statt

See also: Statt

FaroeseEdit

AdjectiveEdit

statt n, staddur m, stødd f

  1. neuter form of staddur

VerbEdit

statt

  1. imperative sg of fara

ConjugationEdit


GermanEdit

PronunciationEdit

PrepositionEdit

statt (plus genitive or dative; see Usage notes)

  1. instead of

Usage notesEdit

1.) In the standard language, statt is usually followed by a genitive:

  • Statt eines Hemdes trug ich einen Pullover. – "Instead of a shirt, I wore a pullover."
The dative case is used if the genitive would be indistinguishable from the nominative in form, which is the case with plural nouns not preceded by an article, determiner, or adjective:
  • Statt Röcken trugen wir Hosen. – "Instead of skirts, we wore trousers."
The dative case is also used with pronouns that do not have a genitive form, and if a possessive genitive is preceding the referent of the preposition.
  • Statt etwas Neuem trug ich etwas Altes. – "Instead of something new, I wore something old."
  • Statt Peters rotem Hemd trug ich mein gelbes. – "Instead of Peter's red shirt, I wore my yellow one." (→ statt Peters roten Hemdes is possible, but unusual)
Masculine and neuter singular nouns not preceded by an article, determiner, or adjective may take inflectional -(e)s, although this is now quite formal. Personal names never take an ending.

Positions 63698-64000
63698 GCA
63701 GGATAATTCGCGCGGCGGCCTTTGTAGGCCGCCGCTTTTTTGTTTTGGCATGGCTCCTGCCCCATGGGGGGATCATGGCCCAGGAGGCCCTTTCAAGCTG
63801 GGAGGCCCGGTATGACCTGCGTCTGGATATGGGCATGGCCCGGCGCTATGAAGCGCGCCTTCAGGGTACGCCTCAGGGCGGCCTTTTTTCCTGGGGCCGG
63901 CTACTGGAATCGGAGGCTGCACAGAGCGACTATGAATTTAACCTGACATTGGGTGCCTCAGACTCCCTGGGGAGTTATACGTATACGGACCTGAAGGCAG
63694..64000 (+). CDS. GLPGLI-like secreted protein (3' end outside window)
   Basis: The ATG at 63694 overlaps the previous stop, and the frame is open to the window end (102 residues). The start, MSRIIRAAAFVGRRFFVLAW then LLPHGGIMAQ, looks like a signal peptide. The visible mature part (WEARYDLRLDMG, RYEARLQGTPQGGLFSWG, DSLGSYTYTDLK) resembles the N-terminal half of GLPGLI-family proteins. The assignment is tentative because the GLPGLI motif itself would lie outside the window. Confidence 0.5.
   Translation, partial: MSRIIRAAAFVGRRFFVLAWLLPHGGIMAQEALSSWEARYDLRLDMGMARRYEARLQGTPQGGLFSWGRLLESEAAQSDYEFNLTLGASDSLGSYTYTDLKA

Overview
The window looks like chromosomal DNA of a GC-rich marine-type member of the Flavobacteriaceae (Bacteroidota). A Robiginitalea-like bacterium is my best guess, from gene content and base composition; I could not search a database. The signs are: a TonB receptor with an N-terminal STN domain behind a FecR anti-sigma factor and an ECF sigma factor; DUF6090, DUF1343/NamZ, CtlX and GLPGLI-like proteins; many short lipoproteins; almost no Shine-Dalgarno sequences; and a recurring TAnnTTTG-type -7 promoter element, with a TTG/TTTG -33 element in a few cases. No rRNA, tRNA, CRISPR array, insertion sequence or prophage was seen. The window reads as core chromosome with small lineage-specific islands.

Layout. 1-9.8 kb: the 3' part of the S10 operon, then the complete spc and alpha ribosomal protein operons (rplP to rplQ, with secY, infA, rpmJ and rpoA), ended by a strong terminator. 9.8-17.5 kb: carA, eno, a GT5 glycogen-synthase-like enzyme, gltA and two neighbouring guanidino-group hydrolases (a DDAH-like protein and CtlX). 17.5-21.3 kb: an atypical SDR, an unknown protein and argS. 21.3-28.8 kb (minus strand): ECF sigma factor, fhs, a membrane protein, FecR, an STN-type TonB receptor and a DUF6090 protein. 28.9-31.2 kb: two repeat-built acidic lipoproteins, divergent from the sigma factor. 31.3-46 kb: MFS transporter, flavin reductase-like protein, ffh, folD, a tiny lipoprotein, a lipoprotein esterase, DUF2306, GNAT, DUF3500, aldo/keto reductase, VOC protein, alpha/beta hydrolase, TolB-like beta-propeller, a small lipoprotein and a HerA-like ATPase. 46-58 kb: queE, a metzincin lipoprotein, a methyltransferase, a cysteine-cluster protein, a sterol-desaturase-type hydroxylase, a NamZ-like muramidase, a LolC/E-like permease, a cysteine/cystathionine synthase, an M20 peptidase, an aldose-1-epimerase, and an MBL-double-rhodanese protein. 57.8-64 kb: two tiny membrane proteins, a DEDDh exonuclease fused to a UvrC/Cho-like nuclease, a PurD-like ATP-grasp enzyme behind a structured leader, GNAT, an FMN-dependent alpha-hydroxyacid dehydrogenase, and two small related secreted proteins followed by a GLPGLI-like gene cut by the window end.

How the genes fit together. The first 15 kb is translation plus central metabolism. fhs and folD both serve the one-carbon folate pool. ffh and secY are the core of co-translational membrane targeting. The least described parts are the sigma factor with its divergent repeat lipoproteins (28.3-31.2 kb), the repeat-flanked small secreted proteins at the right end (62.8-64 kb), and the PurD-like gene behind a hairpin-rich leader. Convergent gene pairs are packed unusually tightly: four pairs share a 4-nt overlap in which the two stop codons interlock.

• Statt München(s) wurde Frankfurt ausgewählt. – "Instead of Munich, Frankfurt was chosen."
  • Statt Anton hat sie Peter geheiratet. – "Instead of Anton, she married Peter."
Personal pronouns may have a genitive form after statt: e.g. statt meiner ("instead of me"), statt seiner ("instead of him"). However, this is dated and very formal. It is preferable to say: an meiner (seiner) Stelle.

2.) In the colloquial, and occasionally in writing, it is common to use the dative case after statt at all times, whereby all the above peculiarities cease to apply. To some, the genitive may even sound pretentious in a private conversation.

  • Statt einem Hemd trug ich einen Pullover. – "Instead of a shirt, I wore a pullover."

Related termsEdit

Last modified on 11 March 2014, at 23:41